The People's Music
Jon Rose invents electronics, produces interactive concert performances, and possesses more violins (and violin-based contraptions) than Heinz has sauces. For the most part, he's an incredibly inventive improviser. On this project, he directs a string orchestra and percussionists with nods to indigenous Chinese music amid contemporary classical overtures. Oh, and there are moments of wit and vigor during a few of these intertwining movements. As noted in the liners, the music was recorded in a somewhat inaccessible area of his native Australia. Welcome to the slightly anarchic world of Jon Rose!
He's a great jazz vocalist who gained some notoriety with Horace Silver back in the '70s and onward. Andy Bey's richly reverberant baritone vocal chops and distinctive mode of delivery, often elevates his presence to an infinitely higher plane. The artist's lush balladry and energized swing sensibilities are set upon American standards such as Ellington's "Satin Doll" and Kurt Weill's "Speak Low," among others. Ultimately, Bey's latest venture is quite addicting.
Chip Shelton featuring Ron Carter
Flutist Chip Shelton garners steady support from bass great Ron Carter, pianist Stephen Scott, drummer Lewis Nash and percussionist Steven Kroon, on this genial endeavor. The leader of this session clearly reaps the dividends of name recognition here. On this mainstream effort, Shelton shines as a fluent soloist. He lucidly overlays flute parts on the somewhat mystical finale, titled "Valse for Mom."
This Australian bass-drums-keys trio proves that less is more. They're sort of a jazz-fusion/progressive rock band via a minimalist approach. The group always centers their cyclical grooves atop sustainable melodies that gradually alter over the course of several minutes.
Still Lovin' You
Robert Bradley and Blackwater Surprise
With his latest, singer Robert Bradley stirs up a soul-rock brew, topped off by heartfelt lyricism and his ensemble's rock-based interplay. His excellent 2002 date New Ground found the band exuding a huge wall of sound in concert with catchy hooks and climactic opuses. Now, Bradley digs a bit deeper where his somewhat chalky vocal attributes, come across nicely, though a portion of these selections tend to sound a bit humdrum and relatively uneventful.
Super Star Triok
Moroni Moriconi Bagnoli
No, it's not an Italian law firm, but a powerful jazz-based, keys, bass, and drums trio. Italy's Abeat Records is a relatively new modern jazz label that boasts an impressive catalogue. Dado Moroni shrewdly alternates between Fender Rhodes piano, B-3 organ, and VOX keyboard to ride atop his peppery rhythm section. Overall, the musicians enliven most semblances of a mainstream jazz trio, thanks to rapidly executed motifs, high-spirited soloing escapades, and other niceties. It's red hot!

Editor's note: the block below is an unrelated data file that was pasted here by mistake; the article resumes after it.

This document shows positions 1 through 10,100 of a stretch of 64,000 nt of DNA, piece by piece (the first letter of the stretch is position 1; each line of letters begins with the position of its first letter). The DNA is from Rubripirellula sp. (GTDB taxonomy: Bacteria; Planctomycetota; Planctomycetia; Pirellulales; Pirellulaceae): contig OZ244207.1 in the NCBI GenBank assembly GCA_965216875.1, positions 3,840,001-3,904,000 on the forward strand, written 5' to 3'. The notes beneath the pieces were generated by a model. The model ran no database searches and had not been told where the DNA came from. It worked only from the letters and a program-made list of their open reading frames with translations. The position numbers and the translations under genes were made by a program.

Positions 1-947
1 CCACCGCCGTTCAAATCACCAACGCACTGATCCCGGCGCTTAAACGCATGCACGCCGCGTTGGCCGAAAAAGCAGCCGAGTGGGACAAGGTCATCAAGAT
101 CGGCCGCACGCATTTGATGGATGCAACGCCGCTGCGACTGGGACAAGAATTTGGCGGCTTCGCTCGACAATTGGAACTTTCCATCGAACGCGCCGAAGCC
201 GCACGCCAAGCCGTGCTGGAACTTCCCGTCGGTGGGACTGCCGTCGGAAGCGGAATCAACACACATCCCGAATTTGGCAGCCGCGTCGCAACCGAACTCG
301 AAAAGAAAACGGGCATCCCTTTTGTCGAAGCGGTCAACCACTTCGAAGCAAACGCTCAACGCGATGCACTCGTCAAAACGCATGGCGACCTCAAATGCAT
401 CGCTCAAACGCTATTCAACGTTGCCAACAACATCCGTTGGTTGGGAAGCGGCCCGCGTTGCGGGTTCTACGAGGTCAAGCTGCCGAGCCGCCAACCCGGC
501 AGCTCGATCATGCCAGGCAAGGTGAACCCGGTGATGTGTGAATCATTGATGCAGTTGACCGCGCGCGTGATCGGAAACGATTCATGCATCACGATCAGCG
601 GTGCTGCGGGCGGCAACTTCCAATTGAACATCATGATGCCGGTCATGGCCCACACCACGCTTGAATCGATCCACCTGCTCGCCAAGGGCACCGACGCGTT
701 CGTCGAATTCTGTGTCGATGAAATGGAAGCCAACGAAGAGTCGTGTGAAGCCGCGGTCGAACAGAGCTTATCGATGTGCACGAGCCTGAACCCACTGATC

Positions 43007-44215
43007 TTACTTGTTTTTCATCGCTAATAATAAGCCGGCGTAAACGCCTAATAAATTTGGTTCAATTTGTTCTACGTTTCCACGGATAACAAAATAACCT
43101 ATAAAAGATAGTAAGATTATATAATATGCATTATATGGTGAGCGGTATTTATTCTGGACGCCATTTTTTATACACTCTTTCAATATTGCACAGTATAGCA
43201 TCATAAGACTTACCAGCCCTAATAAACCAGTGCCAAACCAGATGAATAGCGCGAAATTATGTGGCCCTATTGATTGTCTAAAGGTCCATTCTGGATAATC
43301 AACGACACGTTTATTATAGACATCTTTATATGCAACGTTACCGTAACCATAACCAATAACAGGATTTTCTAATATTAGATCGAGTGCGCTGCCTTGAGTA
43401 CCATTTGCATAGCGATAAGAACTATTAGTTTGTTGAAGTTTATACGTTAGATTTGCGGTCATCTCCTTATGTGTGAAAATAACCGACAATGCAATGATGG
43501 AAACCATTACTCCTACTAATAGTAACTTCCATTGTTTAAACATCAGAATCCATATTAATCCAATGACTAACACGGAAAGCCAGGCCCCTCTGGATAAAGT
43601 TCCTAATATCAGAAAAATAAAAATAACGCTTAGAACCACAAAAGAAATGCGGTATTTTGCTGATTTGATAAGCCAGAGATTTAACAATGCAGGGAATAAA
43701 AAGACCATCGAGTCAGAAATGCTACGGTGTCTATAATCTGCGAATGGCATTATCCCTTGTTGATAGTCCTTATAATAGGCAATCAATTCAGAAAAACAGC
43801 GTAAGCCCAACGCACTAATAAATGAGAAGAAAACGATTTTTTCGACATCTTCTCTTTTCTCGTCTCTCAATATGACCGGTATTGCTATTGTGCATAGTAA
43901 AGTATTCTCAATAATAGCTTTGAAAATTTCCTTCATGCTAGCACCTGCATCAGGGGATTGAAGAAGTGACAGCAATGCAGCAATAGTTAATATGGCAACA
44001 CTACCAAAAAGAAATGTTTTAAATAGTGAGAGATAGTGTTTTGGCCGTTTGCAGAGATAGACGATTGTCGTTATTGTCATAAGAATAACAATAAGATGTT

Sonic Mechatronik Arkestra
This Scandinavian septet owns a '70s jazz-fusion style packed with a conspicuous groove slant amid some freeform tendencies. Mathias Landæus uses a Fender Rhodes, sampler and Korg keyboard to great effect. The horn section operates via a loose demeanor along with a few studio based electronic treatments. For example, the band incorporates catchy melodies into its repertoire on the sinewy and slow-drag funk piece titled "Third Eye."
Play Free or Die
Charlie Kohlhase Quintet
Known for his ongoing work with New England's Either/Orchestra, saxophonist Charlie Kohlhase is an astute improviser who skirts the fringes of the outside realm of matters on this superfine 2-CD set. Featuring trumpeter John Carlson and drummer Eric Rosenthal, this three-horn supported quintet generates a rather large sound. In addition, it doesn't take long to discern that the musicians are truly motivated and having a blast, while performing at a college music hall.
AUAND - distributed by JAZZOS
Guitarist Paolo Sorge uses electronics in spots for this creative guitar-tuba-drums outing consisting of Thelonious Monk compositions and two originals by the leader. At times, the trio breaks these Monk works into tiny components, only to reengineer various motifs into spacious forays. Essentially, it's nice to hear modern jazz musicians inject their personal stamp into Monk's songbook. Sorge, tubaist Michel Godard and drummer Francesco Cusa should be applauded for their loosely visualized concepts and tight-knit coordination.
The Circle of Willis
Bill Barrett - Scot Ray - Wayne Peet
Bill Barrett (Anatomy Records)
Armed with chromatic harmonicas, Bill Barrett can bang out the blues, play avant-garde jazz, funk and just about anything else. Trombonist Scot Ray and keyboardist Wayne Peet round out this delightful trio setting. It's asymmetrical parts jazz, folk, blues, but the key here resides within the group's ability to carve out a unique sound and style. This recording's magnetic qualities are rooted within memorable melodies, affecting improvisations, and a folksy deportment.